Submitted to: Journal of Plant Pathology
Publication Type: Peer Reviewed Journal
Publication Acceptance Date: September 17, 2008
Publication Date: March 1, 2009
Citation: Li, S., Hartman, G.L., Chen, Y. 2009. Evaluation of Aggressiveness of Fusarium virguliforme Isolates That Cause Soybean Sudden Death Syndrome. Journal of Plant Pathology.91(1):77-86 Interpretive Summary: Soybean sudden death syndrome (SDS) is one of the most widespread and destructive fungal diseases of soybean and is caused by the soilborne fungus Fusarium virguliforme. SDS has become a widespread and recurring problem causing significant yield losses in many soybean-growing areas. The use of resistant cultivars is the most effective method for controlling SDS. Selection of aggressive (causing much disease) fungal isolates is important to evaluate resistance in soybean varieties. Differences among 30 fungal isolates were found based on measurements of disease. Of these 30 isolates, more than 10 isolates caused more disease than the isolate that is popularly used for field and greenhouse studies. These aggressive isolates can be used to identify soybean breeding lines with SDS resistance, thus improving soybean production where this disease occurs.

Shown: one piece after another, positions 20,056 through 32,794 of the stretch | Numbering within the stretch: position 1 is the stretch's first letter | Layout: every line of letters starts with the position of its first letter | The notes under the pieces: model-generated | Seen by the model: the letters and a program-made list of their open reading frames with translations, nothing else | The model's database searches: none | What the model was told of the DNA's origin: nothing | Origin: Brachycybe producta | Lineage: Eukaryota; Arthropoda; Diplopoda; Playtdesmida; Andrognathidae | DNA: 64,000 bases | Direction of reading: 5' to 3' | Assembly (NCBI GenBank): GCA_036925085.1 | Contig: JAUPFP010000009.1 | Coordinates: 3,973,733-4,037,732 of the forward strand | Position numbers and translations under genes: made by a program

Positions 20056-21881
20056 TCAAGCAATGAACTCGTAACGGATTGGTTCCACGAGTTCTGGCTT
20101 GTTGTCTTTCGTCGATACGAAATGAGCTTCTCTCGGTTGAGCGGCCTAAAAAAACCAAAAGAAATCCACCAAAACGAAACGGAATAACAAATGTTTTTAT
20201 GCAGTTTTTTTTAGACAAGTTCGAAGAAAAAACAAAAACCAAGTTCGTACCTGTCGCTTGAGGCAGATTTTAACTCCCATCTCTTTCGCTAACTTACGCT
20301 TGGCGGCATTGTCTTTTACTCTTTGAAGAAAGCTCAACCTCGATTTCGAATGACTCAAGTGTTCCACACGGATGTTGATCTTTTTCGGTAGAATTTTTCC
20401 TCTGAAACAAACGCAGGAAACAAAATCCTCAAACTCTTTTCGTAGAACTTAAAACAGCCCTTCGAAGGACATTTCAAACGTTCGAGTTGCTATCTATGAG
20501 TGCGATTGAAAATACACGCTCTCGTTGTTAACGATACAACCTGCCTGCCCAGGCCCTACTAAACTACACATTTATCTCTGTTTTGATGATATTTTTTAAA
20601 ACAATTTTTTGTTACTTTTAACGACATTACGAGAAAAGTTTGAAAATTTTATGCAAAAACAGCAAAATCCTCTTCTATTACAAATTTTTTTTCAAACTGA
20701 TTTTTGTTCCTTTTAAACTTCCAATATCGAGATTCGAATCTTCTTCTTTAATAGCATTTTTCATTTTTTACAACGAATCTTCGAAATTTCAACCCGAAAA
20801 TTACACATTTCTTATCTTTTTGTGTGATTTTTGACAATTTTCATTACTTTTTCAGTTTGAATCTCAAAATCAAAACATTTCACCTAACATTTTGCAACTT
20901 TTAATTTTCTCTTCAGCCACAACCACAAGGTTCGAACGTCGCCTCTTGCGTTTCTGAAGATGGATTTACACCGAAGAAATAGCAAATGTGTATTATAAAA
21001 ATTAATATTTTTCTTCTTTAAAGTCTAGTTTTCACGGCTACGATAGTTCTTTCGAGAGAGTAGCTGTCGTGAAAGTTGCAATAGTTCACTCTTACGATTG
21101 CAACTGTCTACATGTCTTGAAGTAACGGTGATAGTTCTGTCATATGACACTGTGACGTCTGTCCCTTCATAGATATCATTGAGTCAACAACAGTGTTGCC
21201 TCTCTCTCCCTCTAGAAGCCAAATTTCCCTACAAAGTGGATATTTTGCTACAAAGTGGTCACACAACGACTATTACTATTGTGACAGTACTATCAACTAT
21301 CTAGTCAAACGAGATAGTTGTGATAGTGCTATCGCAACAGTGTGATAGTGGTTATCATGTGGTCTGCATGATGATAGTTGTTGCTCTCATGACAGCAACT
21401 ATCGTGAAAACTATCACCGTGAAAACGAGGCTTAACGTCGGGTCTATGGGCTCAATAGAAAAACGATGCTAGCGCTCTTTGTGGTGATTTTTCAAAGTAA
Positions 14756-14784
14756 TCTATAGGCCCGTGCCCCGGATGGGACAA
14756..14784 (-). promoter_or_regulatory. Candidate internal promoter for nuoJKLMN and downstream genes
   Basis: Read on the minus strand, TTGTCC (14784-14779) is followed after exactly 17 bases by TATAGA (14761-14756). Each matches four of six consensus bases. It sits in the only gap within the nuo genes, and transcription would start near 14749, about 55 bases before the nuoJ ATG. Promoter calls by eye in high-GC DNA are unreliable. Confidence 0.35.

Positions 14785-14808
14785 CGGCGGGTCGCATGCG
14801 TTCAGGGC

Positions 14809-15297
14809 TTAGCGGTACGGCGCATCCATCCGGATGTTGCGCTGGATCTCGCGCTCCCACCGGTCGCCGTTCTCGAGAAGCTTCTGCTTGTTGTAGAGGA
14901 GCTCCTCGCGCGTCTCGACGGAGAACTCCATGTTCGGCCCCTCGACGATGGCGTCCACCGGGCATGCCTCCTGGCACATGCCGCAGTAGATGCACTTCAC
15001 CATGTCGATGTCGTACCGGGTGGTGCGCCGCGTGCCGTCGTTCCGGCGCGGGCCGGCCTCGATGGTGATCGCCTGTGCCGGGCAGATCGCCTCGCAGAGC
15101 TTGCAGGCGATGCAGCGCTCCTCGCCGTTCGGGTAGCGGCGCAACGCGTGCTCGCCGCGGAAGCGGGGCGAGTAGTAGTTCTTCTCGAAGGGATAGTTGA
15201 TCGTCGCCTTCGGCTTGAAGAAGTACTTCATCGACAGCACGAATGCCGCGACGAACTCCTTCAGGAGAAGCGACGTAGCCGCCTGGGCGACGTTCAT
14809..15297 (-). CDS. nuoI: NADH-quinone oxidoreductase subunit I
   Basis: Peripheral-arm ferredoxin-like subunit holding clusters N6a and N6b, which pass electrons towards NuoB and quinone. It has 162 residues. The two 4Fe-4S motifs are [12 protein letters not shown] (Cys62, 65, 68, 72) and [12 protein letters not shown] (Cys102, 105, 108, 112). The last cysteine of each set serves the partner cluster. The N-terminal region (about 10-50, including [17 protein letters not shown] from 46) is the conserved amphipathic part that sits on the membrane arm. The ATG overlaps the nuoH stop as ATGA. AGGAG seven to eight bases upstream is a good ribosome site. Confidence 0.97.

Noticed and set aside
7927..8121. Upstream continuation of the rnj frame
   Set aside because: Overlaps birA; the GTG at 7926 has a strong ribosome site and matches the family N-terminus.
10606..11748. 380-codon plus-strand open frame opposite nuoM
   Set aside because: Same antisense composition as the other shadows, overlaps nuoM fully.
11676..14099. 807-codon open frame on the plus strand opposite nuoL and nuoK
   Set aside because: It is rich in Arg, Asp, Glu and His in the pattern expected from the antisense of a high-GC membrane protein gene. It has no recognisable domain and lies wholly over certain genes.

Technical Abstract: Greenhouse studies were conducted to compare the ability of fungal isolates that cause soybean sudden death syndrome (SDS). After an initial evaluation of 123 isolates on soybean, 30 were selected for further tests where both foliar severity and root infection were evaluated. Difference among isolates were found based on measurements of SDS foliar severity; shoot, root, and root lesion lengths; and shoot and root dry weights were found among isolates. Isolate FSG1 caused the lowest percentage shoot weight and shoot length of the control plants, but 11 isolates had higher foliar severity, and 15 isolates had longer root lesion length than the isolate FSG1. Identification of aggressive isolates will provide a useful tool for evaluating soybean breeding lines for SDS resistance.